A retired bankruptcy judge has been appointed "transition manager" of the Detroit school district.
Michigan Gov. Rick Snyder announced Monday that Steven Rhodes, the judge who presided over the bankruptcy case of the city of Detroit in 2013, will oversee the finances and operations of the financially teetering school system.
Rhodes is replacing Darnell Earley, who as emergency manager of Detroit schools, came under fire from teachers for what they said was "a willful and deliberate indifference to our schools' increasingly unsafe and unhealthy conditions."
Earley's reputation also took a hit because of his previous role as emergency manager in Flint, Mich., where a switch in the source of the city's water supply resulted in lead-contaminated drinking water and a widespread public health crisis.
Snyder says that Rhodes "is highly respected in the city and was invaluable in leading Detroit out of bankruptcy. Detroit needs strong public schools for the city’s economic comeback to continue through its neighborhoods.”
In addition to managing school finances and operations, Rhodes is working to name an interim superintendent to oversee the district academics, Snyder says.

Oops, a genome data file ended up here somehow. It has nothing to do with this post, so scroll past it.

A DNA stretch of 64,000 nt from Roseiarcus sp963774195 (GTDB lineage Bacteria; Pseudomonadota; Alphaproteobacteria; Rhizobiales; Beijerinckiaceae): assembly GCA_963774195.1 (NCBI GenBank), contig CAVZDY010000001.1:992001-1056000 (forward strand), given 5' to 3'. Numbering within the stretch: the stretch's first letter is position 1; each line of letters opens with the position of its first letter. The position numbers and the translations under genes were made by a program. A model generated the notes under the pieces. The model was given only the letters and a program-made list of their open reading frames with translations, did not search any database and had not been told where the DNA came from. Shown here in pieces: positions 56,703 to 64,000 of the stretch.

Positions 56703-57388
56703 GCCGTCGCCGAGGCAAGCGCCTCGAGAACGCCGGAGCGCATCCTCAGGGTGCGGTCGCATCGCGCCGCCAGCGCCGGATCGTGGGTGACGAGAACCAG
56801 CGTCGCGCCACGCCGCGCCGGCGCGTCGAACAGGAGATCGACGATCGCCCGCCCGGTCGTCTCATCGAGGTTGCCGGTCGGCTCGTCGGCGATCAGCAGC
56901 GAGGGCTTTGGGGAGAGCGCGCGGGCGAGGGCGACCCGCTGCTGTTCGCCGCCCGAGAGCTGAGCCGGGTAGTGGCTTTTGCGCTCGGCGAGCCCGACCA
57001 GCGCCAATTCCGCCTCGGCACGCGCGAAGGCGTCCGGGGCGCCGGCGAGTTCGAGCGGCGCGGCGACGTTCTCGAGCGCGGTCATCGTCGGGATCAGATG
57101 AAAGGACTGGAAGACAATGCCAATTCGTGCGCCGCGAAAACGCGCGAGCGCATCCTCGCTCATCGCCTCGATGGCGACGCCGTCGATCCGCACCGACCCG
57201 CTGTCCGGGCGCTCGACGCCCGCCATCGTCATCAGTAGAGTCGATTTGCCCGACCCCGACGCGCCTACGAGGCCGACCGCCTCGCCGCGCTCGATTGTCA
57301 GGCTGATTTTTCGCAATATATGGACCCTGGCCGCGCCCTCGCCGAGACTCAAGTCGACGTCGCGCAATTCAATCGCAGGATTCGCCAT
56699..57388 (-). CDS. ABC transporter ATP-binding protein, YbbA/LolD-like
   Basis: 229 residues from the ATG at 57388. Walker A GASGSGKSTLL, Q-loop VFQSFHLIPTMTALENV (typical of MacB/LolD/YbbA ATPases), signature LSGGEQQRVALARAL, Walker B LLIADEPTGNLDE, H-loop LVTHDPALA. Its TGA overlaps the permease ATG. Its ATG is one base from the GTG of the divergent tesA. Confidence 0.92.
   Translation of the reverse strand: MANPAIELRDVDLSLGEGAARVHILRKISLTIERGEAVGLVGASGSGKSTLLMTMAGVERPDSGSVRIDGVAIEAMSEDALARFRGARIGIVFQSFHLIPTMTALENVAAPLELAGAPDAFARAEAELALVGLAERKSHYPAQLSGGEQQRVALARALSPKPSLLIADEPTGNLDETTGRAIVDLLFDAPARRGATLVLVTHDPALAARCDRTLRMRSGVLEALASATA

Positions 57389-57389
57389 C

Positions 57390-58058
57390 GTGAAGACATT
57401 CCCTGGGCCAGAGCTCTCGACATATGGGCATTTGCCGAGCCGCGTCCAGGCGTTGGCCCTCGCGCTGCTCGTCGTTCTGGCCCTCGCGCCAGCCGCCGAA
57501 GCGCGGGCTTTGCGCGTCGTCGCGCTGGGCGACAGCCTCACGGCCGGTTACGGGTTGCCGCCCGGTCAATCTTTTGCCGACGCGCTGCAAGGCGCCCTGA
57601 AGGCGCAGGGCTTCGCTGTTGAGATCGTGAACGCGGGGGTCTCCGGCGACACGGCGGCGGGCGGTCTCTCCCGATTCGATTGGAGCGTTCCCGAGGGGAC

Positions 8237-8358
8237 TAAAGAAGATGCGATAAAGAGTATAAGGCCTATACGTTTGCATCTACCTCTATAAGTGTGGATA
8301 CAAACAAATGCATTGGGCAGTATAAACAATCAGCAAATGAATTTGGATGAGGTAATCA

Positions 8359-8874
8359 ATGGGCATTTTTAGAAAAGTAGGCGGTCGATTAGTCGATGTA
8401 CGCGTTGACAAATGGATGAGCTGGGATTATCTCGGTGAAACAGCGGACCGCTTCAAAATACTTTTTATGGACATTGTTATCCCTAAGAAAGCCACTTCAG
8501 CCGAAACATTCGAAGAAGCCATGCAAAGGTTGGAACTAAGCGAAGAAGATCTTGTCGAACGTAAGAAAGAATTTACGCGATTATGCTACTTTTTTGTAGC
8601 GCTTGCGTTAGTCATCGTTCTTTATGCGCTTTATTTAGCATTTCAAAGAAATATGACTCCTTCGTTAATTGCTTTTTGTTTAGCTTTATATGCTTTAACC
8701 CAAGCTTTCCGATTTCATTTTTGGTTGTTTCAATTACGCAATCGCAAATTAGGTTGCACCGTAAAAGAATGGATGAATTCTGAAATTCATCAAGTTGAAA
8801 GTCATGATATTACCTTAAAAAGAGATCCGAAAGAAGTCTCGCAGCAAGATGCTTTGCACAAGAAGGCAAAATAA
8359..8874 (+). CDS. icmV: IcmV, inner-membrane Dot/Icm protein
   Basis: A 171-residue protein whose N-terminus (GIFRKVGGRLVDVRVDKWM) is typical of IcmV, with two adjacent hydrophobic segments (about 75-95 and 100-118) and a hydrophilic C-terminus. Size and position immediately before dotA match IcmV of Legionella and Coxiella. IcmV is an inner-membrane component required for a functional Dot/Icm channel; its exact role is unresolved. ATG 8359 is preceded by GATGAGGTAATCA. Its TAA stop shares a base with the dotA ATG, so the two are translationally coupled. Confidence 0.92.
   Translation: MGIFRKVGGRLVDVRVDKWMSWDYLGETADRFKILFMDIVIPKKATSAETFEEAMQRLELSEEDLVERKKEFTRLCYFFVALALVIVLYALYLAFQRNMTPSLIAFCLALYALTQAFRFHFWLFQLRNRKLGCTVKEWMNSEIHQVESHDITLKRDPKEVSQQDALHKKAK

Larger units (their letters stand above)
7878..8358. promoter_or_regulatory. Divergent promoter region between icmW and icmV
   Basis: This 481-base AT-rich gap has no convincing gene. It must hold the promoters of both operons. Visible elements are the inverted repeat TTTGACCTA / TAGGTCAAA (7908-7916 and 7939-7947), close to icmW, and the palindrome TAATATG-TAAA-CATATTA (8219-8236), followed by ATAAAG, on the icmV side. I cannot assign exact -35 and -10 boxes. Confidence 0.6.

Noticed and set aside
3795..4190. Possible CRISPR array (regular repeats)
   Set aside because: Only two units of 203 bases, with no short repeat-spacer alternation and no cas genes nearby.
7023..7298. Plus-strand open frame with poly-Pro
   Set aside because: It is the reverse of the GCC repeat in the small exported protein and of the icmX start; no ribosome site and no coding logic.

The Detroit school district has about $515 million in operating debt, and is spending about $1,100 per student on debt service annually.
“We want to make sure the district’s resources are best spent in the classroom helping students and teachers,” Rhodes says. “The district has great challenges ahead, but we can work together to face them and help Detroit students get the education they need to reach their potential.”
The union representing the city's teachers, the Detroit Federation of Teachers, reacted with cautious optimism to Rhodes' appointment.
“The DFT will continue to fight for a locally elected and empowered school board, and it is our sincere hope that Judge Rhodes’ transitional leadership moves us closer to that goal and away from the failed emergency manager system," says Ivy Bailey, interim union president. "Rhodes has signaled support for local control and a willingness to listen to and work with educators, parents and the community. This is in contrast to the approach of past school leaders, which included filing lawsuits against educators, banning health inspectors from hazardous public school buildings, and racking up a school debt of a half-billion dollars with no accountability."
Video from WXYZ-TV: